Women cleaning and sorting cashew nuts in a factory in Burkina Faso.
When the demand for cashew nuts soared world-wide in 2016, large numbers of women working in cashew processing in Burkina Faso lost their jobs.
Photo: Jörg Böthling


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According to a World Bank survey, supermarkets will be selling between 30 and 50 per cent of all food by 2050. Smallholders are being encouraged to integrate themselves in value chains in order to benefit from this development. But can this work, and if so, how? The Centre for Rural Development has examined this question and taken a closer look at some of the usual preconceptions.

A survey by the relief and development organisation Oxfam demonstrates that smallholders receive just 7 per cent of the final price in global agricultural value chains, whereas 51 per cent is retained by marketing and distribution. How can an export market be created that ensures fair and secure sale of produce from smallholder farms? Or should smallholders generally stay well clear of this kind of marketing? These were two of the questions discussed at the “Entwicklungspolitische Diskussionstage” of the Centre for Rural Development (SLE) in Berlin/Germany in late May.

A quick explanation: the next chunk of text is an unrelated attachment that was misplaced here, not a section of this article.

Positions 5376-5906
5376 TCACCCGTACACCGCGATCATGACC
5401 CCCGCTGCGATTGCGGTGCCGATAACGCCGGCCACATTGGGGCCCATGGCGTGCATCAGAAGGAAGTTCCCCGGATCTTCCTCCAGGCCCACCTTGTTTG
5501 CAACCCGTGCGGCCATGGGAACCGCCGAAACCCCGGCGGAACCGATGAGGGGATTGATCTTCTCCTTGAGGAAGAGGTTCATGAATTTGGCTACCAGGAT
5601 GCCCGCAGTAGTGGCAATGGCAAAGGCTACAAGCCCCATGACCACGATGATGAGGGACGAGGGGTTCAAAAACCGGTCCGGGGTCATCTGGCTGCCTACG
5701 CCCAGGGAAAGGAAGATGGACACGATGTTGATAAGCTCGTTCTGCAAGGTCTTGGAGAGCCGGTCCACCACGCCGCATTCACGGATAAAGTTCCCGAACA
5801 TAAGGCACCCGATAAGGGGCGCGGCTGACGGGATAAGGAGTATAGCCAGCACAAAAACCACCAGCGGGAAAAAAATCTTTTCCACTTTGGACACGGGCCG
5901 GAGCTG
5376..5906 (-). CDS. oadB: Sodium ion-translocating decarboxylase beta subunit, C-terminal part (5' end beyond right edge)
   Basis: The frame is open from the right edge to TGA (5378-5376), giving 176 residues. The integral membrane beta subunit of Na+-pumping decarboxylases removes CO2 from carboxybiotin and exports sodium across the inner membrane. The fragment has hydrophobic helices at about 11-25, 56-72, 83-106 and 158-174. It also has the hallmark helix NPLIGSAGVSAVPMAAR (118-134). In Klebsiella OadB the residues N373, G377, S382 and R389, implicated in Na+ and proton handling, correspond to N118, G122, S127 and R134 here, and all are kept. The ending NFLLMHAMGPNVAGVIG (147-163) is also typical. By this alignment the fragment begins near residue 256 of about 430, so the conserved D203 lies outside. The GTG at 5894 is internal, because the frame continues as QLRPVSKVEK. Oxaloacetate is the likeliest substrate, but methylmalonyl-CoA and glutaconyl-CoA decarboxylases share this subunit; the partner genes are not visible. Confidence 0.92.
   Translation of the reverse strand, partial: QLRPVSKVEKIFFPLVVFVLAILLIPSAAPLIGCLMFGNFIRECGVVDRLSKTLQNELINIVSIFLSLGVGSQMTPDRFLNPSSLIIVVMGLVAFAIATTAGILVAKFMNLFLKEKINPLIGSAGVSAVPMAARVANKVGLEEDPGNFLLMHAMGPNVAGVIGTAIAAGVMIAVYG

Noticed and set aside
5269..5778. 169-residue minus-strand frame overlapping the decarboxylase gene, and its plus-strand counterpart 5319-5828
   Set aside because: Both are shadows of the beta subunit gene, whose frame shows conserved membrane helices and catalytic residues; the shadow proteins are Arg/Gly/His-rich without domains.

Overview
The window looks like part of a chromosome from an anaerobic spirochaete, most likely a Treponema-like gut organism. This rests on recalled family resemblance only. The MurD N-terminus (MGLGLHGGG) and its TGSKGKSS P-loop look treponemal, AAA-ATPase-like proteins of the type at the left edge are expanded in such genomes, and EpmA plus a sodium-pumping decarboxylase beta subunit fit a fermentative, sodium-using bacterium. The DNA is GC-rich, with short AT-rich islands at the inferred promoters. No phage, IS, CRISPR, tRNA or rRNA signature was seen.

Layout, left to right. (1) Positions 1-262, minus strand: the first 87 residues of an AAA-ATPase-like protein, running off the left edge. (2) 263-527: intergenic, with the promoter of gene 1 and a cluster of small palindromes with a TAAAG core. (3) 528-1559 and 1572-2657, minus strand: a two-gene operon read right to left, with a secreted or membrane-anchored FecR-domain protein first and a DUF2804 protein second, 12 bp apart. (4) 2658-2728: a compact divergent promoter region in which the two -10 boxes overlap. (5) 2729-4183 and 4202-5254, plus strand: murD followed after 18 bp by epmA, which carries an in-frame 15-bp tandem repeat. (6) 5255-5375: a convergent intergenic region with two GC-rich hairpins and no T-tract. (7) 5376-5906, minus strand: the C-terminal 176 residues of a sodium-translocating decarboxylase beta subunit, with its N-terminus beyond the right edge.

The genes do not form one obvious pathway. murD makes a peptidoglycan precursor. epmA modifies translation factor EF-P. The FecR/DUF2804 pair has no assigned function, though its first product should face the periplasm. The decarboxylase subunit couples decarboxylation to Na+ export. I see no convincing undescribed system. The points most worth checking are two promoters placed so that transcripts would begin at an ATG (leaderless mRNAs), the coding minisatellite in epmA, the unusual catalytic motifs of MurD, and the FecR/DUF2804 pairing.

Differentiated view required

First of all, there is no such thing as THE value chain. Are staple foods or cash crops distributed via the value chains? Are local, regional or international markets being supplied with goods? It can be accordingly easy or difficult for smallholders to participate in value chains or to benefit from them. And the risks this entails can differ correspondingly.

Nevertheless, tendencies can definitely be recognised, as Sabine Brüntrup-Seidemann demonstrated in Berlin.

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